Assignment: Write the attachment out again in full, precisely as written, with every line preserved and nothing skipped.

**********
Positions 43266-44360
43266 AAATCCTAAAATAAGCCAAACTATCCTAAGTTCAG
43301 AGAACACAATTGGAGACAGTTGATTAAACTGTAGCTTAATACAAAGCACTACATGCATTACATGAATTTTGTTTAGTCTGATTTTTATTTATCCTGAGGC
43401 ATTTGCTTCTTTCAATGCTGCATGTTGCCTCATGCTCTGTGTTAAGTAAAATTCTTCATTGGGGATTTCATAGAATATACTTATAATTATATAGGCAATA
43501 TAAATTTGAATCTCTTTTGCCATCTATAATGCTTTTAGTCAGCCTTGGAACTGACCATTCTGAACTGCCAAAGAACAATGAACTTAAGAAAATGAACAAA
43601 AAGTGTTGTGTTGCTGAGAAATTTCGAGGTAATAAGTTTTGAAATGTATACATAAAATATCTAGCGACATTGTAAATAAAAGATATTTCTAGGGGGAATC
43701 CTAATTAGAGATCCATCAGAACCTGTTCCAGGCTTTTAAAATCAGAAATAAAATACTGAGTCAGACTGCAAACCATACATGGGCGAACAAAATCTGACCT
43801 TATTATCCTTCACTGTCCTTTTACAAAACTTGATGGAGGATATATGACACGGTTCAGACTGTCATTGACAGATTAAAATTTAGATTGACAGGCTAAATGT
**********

Positions 43266-44360
43266 AAATCCTAAAATAAGCCAAACTATCCTAAGTTCAG
43301 AGAACACAATTGGAGACAGTTGATTAAACTGTAGCTTAATACAAAGCACTACATGCATTACATGAATTTTGTTTAGTCTGATTTTTATTTATCCTGAGGC
43401 ATTTGCTTCTTTCAATGCTGCATGTTGCCTCATGCTCTGTGTTAAGTAAAATTCTTCATTGGGGATTTCATAGAATATACTTATAATTATATAGGCAATA
43501 TAAATTTGAATCTCTTTTGCCATCTATAATGCTTTTAGTCAGCCTTGGAACTGACCATTCTGAACTGCCAAAGAACAATGAACTTAAGAAAATGAACAAA
43601 AAGTGTTGTGTTGCTGAGAAATTTCGAGGTAATAAGTTTTGAAATGTATACATAAAATATCTAGCGACATTGTAAATAAAAGATATTTCTAGGGGGAATC
43701 CTAATTAGAGATCCATCAGAACCTGTTCCAGGCTTTTAAAATCAGAAATAAAATACTGAGTCAGACTGCAAACCATACATGGGCGAACAAAATCTGACCT
43801 TATTATCCTTCACTGTCCTTTTACAAAACTTGATGGAGGATATATGACACGGTTCAGACTGTCATTGACAGATTAAAATTTAGATTGACAGGCTAAATGT